As 2018 inches closer to the finish line, I always find it interesting and enjoyable to go back over the year through my photos, and remember who I was with, where I was, what I was doing, and what else was going on in my life at that moment. My images are very much a part of who I am, and while they may evoke different meanings for others, based on their own experiences at the places I photograph, for me, they are reminders of the accomplishments, challenges, and big moments of the past year.
2018 has been no different. Overall, 2018 was an incredibly good year for me. I did more exploring of Maine, found some new spots, revisited some old ones. Crossed Vermont off the list of states I hadn’t visited yet, and taught some workshops at some of my favorite locations.
This year, I found I had more photos than usual make the cut. I also wanted to give each photo some love and give a brief explanation of the image, so this edition covers from January through June. Stay tuned for part 2, which will be posted next week.
As always, all of my images can be purchased as prints at my website. Without further comment, here is 2018 in review, in chronological order:
As much as I’ve explored the Maine coast, there is still plenty I haven’t photographed yet. I’m continually amazed at all the beautiful corners I keep finding. I’ve spent some time up in the Rockland area, especially at Marshall Point, but hadn’t spent much time at Owls Head. The main reason being that the lighthouse there isn’t all that dramatic; it’s a stubby 30 foot tower at the top of a bluff overlooking Penobscot Bay. It’s also a difficult spot to photograph. There’s not much room at the top next to the lighthouse and the best way to photograph the lighthouse from a distance is from a boat on the water, which I don’t have ready access to.
Regardless of these obstacles, I like lighthouses and it felt like a serious omission to have not photographed this one yet. So I got out of bed at 4:30am (ouch) and made my way out to Owls Head State Park. Despite promising weather reports, I arrived to overcast skies and intermittent rain. The sunrise I had hoped for never materialized, but I set about making the most of my time, since I’d gotten up so early and had a meeting in Rockland at noon, which meant I couldn’t just call it a morning and head for home.
Frustrated that the weather wasn’t cooperating, I decided to try the beach at Owls Head State Park. From the beach, you look across the bay toward Rockland and in the distance can see Mount Battie in Camden Hills State Park. All I saw was a series of gray tones. I had some rocks on the shoreline, a vast expanse of water,and then the hills in the distance. I decided right then that I wanted to capture an image with strong graphic elements that highlighted the tones. I figured a long exposure of several minutes would flatten out the water and give me a series of gray transitions that would allow the foreground rocks to stand out in contrast with the sharp textures they provided, and in the distance the darker hills would be the end the transitions of gray, white, and black against the light colored misty sky.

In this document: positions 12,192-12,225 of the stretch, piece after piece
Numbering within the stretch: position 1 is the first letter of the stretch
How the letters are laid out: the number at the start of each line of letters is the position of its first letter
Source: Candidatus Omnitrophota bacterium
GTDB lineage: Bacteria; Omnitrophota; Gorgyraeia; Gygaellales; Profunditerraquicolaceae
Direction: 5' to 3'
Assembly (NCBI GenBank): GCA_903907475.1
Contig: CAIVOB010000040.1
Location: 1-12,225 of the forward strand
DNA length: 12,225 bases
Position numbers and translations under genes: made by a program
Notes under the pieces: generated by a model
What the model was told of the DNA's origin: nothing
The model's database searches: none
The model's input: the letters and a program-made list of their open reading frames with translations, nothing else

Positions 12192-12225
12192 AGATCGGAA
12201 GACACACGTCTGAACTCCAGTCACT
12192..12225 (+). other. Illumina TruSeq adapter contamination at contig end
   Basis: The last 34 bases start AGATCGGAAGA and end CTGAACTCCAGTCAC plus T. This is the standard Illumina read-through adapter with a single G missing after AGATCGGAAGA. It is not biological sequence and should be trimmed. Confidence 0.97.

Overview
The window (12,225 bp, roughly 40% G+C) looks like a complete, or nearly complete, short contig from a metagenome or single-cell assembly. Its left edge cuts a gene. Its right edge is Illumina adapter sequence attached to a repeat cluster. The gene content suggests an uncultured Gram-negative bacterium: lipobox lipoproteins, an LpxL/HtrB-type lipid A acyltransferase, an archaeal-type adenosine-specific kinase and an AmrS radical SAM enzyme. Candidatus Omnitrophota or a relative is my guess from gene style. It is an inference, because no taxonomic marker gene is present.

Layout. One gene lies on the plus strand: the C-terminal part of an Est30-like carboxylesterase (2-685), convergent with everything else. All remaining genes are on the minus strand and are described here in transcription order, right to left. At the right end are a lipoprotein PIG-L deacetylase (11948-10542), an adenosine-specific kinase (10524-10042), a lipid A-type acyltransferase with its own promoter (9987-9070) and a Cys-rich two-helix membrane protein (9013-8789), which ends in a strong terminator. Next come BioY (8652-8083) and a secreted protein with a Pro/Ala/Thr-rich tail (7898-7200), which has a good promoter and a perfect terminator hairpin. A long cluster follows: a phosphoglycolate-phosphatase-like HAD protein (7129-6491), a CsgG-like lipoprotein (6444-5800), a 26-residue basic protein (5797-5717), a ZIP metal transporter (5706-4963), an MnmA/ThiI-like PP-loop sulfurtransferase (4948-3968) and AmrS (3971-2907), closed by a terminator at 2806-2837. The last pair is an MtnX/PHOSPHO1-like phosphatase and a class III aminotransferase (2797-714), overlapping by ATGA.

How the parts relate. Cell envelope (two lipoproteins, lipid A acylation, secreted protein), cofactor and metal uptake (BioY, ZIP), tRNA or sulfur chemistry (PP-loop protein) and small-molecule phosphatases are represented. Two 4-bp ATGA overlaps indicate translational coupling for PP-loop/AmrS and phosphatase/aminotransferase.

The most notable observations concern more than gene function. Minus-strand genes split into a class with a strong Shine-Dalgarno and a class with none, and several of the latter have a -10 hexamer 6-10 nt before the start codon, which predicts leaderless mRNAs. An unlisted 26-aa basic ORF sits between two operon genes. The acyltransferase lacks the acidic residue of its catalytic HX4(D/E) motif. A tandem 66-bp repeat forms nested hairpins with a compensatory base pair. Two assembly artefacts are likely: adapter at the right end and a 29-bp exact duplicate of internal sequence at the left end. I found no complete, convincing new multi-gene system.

I used a Benro Filters 10-stop neutral density filter to give me a four minute exposure, which was more than enough to give me a flat look on the water, and a misty look around the rocks in the foreground. The rising tide ended up covering the rocks more than I expected, so there were fewer rocks in the final exposure. It’s surprising how fast the tide comes in in just four minutes!
Once I finished on the beach, I made my way to another beach on the other side of the peninsula, a short walk away. There, the light started to change and the sun made an appearance. The clouds began to thin out a little bit, creating more drama. I made one image on this beach and then decided to go redo every shot I’d taken of the lighthouse, but this time with better skies.
Completing that task, and with more time to kill before my meeting, I decided to head over to Marshall Point Lighthouse, about a 20 minute drive away. I didn’t have much time there but made two images, including the one that closes this post. All in all, a productive day for me at a place that I hadn’t photographed before.
Once I had determined I was relocating to Maine in September of 2016, I was told by several people that I simply had to visit Vaughan Woods and Homestead in Hallowell. They kept calling it “Hobbitland” and said that I would love photographing there.
They weren’t wrong. The path through the woods is calm and peaceful, and all along Vaughan Brook are so many picturesque corners that it’s easy for me to spend hours there, my eye to the viewfinder, or looking at the scene and determining how I can find one more unique composition to capture.
I find Vaughan Woods absolutely sings in Autumn, when the leaves are changing, the air is cool and crisp, and the brook is murmuring softly as it bubbles along under the charming stone arch bridges that span it. There’s a warm, inviting feeling as you meander down the trail and come up one of the bridges, a waterfall cascading down the rocks that line the brook.
When I photograph in these woods, maybe it’s the reference to Tokien’s shire from the Hobbit series, or maybe it’s just the peacefulness that I feel there, but I like to give the scenes a dreamy quality, using longer exposures to blur the water. I use Benro Master Filters to manage my exposure. It’s difficult to know what the light will be like once I get to the location I’m shooting, and if I have more light than I need to achieve the shutter speed I want, I won’t get the image I see in my head. Using a Benro 4-, 5-, 6- or 10-stop neutral density filter, I know I can always achieve the effect I’m looking for when it comes to longer exposures.